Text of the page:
Implementation of Shared Key Authentication

Ref:  Your note of Tue, 3 Dec 1996 18:15:14 -0800 (attached)

 > Hugo:  Thanks for the free advice!  (I certainly *hope* it's free....)

Free indeed (a joke here would fit well but I know Microsoft may not be
joking about this...)

 > All of your recommendations make sense, but we would obviously prefer
 > that our extensions for shared key authentication conform as closely as
 > possible to the main body of the TLS spec, to avoid confusion and ease
 > implementation.  Hence, if your suggestions regarding MAC and PRF as
 > primitives (as well as the corrections to the HMAC primitive) are
 > adopted in the TLS spec as a whole (an excellent idea that we strongly
 > support), then we will revise our shared key authentication draft
 > accordingly.

I hope they will...
However, SSL/TLS does not specify a unique way to do MAC but has several
ad-hoc variants of HMAC. This means that implementers do not have a unique
function that they can call everytime a MAC is required inthe protocol.
SO there is no problem for you to use yet another variant (in this case
the official HMAC which I guess/hope TLS will eventually adopt).
So even if you do not go for a more generic presentation of the
protocol using MAC or PRF at this time, you can already change your definition
to comply with draft-ietf-ipsec-hmac-md5-01.txt.
Moreover , you can decide on one of the options 1, 2, or 3 discussed in my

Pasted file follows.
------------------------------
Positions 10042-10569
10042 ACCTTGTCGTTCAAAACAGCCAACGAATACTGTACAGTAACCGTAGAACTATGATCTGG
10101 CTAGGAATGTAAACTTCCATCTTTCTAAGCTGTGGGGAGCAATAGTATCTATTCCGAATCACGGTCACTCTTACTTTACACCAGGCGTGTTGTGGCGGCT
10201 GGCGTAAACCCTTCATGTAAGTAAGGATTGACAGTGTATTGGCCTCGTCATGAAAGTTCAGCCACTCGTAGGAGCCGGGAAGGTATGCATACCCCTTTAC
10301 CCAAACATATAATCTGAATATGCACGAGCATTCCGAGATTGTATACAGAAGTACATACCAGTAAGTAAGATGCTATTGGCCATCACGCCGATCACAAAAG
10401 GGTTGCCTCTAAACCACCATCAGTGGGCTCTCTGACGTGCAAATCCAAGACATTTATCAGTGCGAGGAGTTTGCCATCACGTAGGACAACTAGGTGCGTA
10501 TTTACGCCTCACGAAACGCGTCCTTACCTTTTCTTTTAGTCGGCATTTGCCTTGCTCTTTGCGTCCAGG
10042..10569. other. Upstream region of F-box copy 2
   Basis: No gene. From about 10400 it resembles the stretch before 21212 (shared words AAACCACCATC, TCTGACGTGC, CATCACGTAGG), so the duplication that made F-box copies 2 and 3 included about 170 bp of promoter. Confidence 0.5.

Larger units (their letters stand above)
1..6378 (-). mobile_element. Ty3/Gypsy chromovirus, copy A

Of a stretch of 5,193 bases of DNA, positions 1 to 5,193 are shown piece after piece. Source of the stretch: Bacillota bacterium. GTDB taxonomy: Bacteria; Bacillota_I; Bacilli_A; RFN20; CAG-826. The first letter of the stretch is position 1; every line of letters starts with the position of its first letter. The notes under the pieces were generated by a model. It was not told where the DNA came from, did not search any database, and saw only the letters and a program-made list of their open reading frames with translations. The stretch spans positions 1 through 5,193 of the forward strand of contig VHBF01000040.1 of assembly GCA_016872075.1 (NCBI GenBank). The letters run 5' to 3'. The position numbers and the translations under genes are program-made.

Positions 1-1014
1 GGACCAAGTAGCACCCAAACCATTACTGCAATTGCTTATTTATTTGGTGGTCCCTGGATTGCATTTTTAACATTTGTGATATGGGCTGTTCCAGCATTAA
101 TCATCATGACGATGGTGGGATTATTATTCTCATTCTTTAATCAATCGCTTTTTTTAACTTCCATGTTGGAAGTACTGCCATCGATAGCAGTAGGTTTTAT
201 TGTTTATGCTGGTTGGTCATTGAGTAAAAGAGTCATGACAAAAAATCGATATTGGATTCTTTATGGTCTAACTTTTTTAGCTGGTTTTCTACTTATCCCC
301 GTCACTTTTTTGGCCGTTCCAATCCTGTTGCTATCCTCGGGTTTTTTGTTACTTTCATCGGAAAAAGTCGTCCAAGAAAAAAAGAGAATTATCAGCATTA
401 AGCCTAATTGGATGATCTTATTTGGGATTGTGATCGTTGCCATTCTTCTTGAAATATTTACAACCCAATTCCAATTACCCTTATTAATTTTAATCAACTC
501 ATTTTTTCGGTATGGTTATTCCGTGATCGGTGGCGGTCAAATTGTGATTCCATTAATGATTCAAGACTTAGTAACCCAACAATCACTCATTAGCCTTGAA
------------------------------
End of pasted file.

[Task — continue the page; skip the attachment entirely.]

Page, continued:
previous message and stick to it already now.
Since you are inviting independent implementations you want to avoid
the compatibility and upgrade problems later.

 > Regarding the adaptation of the shared-key authentication response to
 > the new primitives (assuming that they are adopted), it appears to me
 > that if a PRF primitive is defined, the natural approach would be simply
 > to define the authentication response as PRF(auth_write_key, data +
 > shared_key), thus achieving both the MAC property and concealment of the
 > shared key (assuming a good PRF).  Of course, if the PRF primitive does
 > not get incorporated into the spec, then I suppose the simplest solution
 > would be to treat HMAC/SHA-1 as an implicit PRF, which gives us your
 > solution (2) (which happens to be--in content, if not in form--identical
 > to the currently specified format).
 > Regarding solution (3), one of the reasons for generating a separate
 > "auth_write_key" was that such a key, used for only one purpose, would
 > be safe to reveal to the authentication service.  Hence, the separation
 > idea you suggest may be redundant.  Solution (1), on the other hand, is
 > much more interesting, since it reduces the strength of the assumption
 > required from the MAC function, as you point out.  I'm currently
 > checking into some implementability details, and if there are no
 > problems, we'll look at incorporating this revision as well, in the case
 > where the PRF primitive isn't incorporated into TLS.

If auth_write_key is *guaranteed* to be used only once for this purpose
why not use it as a one-time pad to encrypt the challenge response
in the way from client to TLS server?

Thanks for considering the changes.


Received on Friday, 6 December 1996 11:38:05 UTC